EMC faculty member Jeff Yoder and his graduate student Dustin Wcisel played important roles in the recently published genome sequencing of the spotted gar, an important addition adding to our knowledge of fish genomics. The compete genome of the spotted gar was published online by Nature Genetics this Monday (March 7, 2016) in a paper that is the collaboration of 61 co-authors and greatly expands our understanding of important questions about evolution as well as providing a very useful new tool for studying the function of genes in other species, including humans.
Dr. Yoder, an established expert in innate immune function related gene expression in fishes spearheaded the team of comparative immunologists who analyzed the immune genes encoded by the gar genome. The group included NCSU Functional Genomics graduate student, Dustin Wcisel, and experts at the Department of Pediatrics, University of South Florida Morsani College of Medicine, St. Petersburg, Florida, US; the Department of Evolutionary Studies of Biosystems, SOKENDAI (Graduate University for Advanced Studies), Hayama, Japan, and the Molecular Genetics Program, Benaroya Research Institute, Seattle, Washington, USA.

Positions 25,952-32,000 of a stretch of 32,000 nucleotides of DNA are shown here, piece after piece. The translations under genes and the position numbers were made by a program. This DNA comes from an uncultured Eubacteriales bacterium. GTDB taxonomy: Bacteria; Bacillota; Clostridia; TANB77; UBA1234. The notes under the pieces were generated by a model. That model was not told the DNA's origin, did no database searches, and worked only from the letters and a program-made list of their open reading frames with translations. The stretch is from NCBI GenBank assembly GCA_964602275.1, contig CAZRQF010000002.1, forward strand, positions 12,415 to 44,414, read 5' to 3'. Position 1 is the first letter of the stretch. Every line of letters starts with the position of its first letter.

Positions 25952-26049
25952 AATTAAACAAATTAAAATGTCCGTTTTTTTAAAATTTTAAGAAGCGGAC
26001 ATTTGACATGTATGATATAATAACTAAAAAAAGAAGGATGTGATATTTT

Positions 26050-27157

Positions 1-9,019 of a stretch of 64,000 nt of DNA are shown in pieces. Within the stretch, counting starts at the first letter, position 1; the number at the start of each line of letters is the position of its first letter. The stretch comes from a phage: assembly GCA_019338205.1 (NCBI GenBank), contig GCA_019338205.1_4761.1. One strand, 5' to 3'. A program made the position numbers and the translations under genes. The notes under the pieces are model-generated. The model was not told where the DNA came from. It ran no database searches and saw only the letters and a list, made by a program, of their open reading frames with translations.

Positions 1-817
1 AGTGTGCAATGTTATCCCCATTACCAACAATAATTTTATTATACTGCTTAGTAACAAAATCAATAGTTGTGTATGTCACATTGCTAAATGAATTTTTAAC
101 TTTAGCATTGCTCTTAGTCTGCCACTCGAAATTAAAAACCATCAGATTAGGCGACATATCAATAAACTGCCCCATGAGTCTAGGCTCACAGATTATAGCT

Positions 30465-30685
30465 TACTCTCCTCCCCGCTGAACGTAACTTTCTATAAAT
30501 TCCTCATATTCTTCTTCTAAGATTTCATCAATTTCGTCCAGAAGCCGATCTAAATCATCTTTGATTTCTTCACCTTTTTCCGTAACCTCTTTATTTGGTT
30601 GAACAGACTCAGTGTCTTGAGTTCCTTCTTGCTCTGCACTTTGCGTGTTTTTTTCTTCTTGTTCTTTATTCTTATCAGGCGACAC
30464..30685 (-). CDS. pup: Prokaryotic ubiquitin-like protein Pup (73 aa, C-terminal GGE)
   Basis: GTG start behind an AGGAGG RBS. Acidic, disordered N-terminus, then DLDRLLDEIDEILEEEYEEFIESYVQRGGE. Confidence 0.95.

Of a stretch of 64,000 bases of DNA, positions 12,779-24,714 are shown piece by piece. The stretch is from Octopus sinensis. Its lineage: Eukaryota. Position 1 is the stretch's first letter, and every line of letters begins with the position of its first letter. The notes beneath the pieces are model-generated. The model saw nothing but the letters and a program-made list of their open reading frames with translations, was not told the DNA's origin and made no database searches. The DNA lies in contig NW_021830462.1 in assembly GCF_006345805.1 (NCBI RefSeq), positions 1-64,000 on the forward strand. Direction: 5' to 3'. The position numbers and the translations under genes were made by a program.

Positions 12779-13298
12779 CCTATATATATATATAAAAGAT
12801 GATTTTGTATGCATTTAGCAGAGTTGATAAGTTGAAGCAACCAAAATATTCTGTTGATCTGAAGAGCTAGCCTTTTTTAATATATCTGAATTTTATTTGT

Gar are special fish in part because they are from a more ancient lineage that did not duplicate their genomes as has occurred in the evolution of most other fish species. Having the sequenced genome of the gar as a reference makes research comparisons to other fish genomes and even humans easier. The lack of accumulated additional copies of genes in the gar genome also makes it potentially more reflective of an essential collection of genes.
The spotted gar is a powerful new model system for studying vertebrate genomics, evolution, and development because of its important phylogenetic position as a ray-finned fish outgroup as well as its accessibility for developmental studies. Gars have enamel bearing teeth and ganoid scales making them a useful model for understanding vertebrate mineralization. They also may have the ability to see UV light. In the realm of immune function, Dr. Yoder’s team has found that for one class of immune receptors that recognize pathogens, some of the gar receptors are more similar to tetrapod (human) receptors while others are more similar to teleost receptors.